Public Health

Articles, books, statistics, how to cite references, and more information about the multidisciplinary field of public health.

The Best Information Sources for You

Background and General Information

Consumer Health Information -- Information for patients and other laypeople

Specialized Information

Medical Textbooks

  • AccessMedicine is a database of respected medical textbooks, which can all be searched at once
  • Your search will give you a list of book chapters about your topic
  • To narrow your search, add another word to your search, or choose "Narrow by Topic"

Agency for Toxic Substances and Disease Registry (ATSDR, which is part of CDC)

  • The ATSDR search box gives a results list that’s not easy to read
  • Instead, scroll down to "Most Viewed Toxic Substances" to see if what you want is listed there
  • If it is not listed there, use the A-Z list (top right) 
Background and General Information

Library Catalog -- Books

  • Search the library catalog for books about the general topic, using words such as "environmental," "contamination," or "pollution"
  • For example, here is a search for the phrase "environmental fate" in the TITLE, during the past 10 years
  • Use the filters on the left to set the date range and other limits that you want

Library Home Page

Chemistry (specialized information)

Articles and Databases --> Databases --> Chemistry and Chemical Engineering --> Online Resources

  • All databases under "Core" are journal articles
  • Databases under "Chemical and Material Properties" are *not* journal articles; for example, CRC Handbook of Chemistry and Physics and Merck Index give synonyms, molecular formulas, where found, and other information
Environment (specialized information)

Start with the EPA (Environmental Protection Agency)

  • Do a search
  • If you get more than about 40 results: use Advanced Search, or put the word in the TITLE

Earth and Environmental Sciences --> Online Resources

  • These databases have scholarly articles and some trade journal articles
  • Start with GeoRef and Scopus, and also EPA (Environmental Protection Agency)
  • Note the other tabs, which list additional databases
Research Guides --> Medicine, Nursing, and Other Health Professions --> Drugs and Pharmacology
  • Tabs include adverse effects, mechanisms of action, and PK/PD
  • Databases listed under each tab also include those from government agencies such as CDC and NIH
  • Databases under the "mechanisms of action" tab include environmental fate and toxicity
  • Note especially the HSDB (Hazardous Substances Data Bank) -- "HSDB provides toxicity data for over 5,800 potentially hazardous chemicals. It also has information on emergency handling procedures, industrial hygiene, environmental fate, human exposure, detection methods, and regulatory requirements."

PubMed and EMBASE

  • Use PubMed; you won't need EMBASE
  • *Don't* use Google to find PubMed, or you won't see the links to the full text, including FIND IT@JHU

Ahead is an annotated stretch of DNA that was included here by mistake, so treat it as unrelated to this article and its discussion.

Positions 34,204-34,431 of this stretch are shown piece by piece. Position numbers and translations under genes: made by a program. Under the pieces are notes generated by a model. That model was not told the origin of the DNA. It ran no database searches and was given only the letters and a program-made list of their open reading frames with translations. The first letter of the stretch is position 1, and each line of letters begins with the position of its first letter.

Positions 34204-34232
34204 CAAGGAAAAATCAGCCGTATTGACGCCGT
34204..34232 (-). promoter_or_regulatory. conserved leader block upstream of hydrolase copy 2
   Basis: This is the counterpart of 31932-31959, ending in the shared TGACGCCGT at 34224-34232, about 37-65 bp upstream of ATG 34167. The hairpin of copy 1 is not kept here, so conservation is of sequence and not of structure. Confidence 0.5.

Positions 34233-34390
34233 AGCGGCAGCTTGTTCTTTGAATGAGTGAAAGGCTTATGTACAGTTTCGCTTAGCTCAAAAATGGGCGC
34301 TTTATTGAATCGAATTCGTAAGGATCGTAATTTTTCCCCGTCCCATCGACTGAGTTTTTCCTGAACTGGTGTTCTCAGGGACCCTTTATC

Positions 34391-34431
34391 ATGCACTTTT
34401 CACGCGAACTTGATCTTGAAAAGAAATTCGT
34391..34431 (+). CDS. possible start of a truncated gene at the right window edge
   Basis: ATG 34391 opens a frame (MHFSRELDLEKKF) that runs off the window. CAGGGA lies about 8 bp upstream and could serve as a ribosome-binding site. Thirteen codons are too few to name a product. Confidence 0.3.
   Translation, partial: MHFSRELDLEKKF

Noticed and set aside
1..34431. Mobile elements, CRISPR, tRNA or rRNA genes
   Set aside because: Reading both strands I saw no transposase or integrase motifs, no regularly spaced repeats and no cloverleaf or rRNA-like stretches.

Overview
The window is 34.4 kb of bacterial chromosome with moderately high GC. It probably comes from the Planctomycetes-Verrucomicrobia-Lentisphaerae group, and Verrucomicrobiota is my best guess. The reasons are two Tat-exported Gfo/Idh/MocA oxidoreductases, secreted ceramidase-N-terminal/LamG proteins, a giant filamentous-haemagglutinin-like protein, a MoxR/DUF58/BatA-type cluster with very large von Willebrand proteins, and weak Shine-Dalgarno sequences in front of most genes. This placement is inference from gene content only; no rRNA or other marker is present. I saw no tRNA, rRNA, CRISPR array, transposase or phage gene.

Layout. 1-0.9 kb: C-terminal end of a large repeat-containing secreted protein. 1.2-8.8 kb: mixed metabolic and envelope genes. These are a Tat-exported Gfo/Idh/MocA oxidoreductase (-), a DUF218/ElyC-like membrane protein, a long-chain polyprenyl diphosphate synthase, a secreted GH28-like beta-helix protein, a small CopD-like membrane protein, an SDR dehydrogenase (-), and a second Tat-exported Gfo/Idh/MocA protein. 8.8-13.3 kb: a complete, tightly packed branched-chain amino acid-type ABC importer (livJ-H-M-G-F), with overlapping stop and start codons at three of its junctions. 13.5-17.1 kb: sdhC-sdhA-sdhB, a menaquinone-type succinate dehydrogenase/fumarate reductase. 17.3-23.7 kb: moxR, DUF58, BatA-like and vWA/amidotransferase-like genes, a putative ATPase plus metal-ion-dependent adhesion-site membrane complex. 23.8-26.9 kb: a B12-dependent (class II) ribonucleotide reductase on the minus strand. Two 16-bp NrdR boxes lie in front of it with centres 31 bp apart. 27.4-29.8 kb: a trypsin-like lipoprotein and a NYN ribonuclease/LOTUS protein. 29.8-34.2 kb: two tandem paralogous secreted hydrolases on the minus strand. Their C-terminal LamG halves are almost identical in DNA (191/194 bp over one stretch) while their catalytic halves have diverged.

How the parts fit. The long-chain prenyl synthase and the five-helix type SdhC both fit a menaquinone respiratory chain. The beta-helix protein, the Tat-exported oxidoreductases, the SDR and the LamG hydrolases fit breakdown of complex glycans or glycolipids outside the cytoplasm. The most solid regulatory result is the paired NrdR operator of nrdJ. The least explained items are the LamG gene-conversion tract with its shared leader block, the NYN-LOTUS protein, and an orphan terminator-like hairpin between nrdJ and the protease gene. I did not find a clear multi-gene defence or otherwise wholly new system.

• MeSH headings give you definitions!
  • Always start by putting your search words in the TITLE -- in PubMed, that means adding [ti] after the word you want in the title

Science news can be found in several places.
  • General Science Full-text -- This database includes articles from scholarly and trade publications, including Science, Nature, and the New York Times
  • ABI/INFORM -- This is a business database, which includes news about new products and other business-related topics
  • Research guides --> News and Newspapers -- The sources under "Core" are current U.S. newspapers

Librarians who can help with law and policy:

  • Jim Gillispie,GIS and Data Services on A Level,
  • Yunshan Ye, Political Science Librarian,

These gentlemen are both very smart and incredibly nice. Please send them a note as soon as you realize that you will need help.

The library's guide to Citing Sources gives examples of reference styles.

  • Why are citations important? (2.5-minute video from U. North Carolina)

  • Here is the information about  APA style on the Citing Sources guide

  • When in doubt, always err on the side of too much information rather than not enough; it's extremely important that your professors, readers, and future employers be able to find the information that you cite


Easy Ways To Get Articles into a Citation Manager

(1) If you are searching in a database: EXPORT citations from the database to RefWorks (or other citation manager):

  1. Find an article in one of the library's databases
  2. Click on the item
  3. Choose EXPORT (if "export" is an option)

(2) If you have a specific article, but can't easily export it into RefWorks (for example, an article in PubMed):

  1. Put article TITLE into Google Scholar
  2. Click the quotation mark symbol under the entry
  3. Then export to RefWorks or one of the other citation managers listed (to get to the item itself, use FIND IT):

For Writing Help -- Make an appointment with the Writing Center

RefWorks is the citation manager that is supported by JHU. It is free for you.

  • Citation managers let you export citations FROM databases INTO the manager, so that you can put them into separate folders, and print out a bibliography in whatever style you want
  • Here is our guide about how to use it

Use the NEW RefWorks! Log in here.

  • Here are video tutorials about the NEW RefWorks
  • NEVER search from within RefWorks; always search from within the database itself

HELP is the question mark at the top right:

Here are some of the links from HELP:

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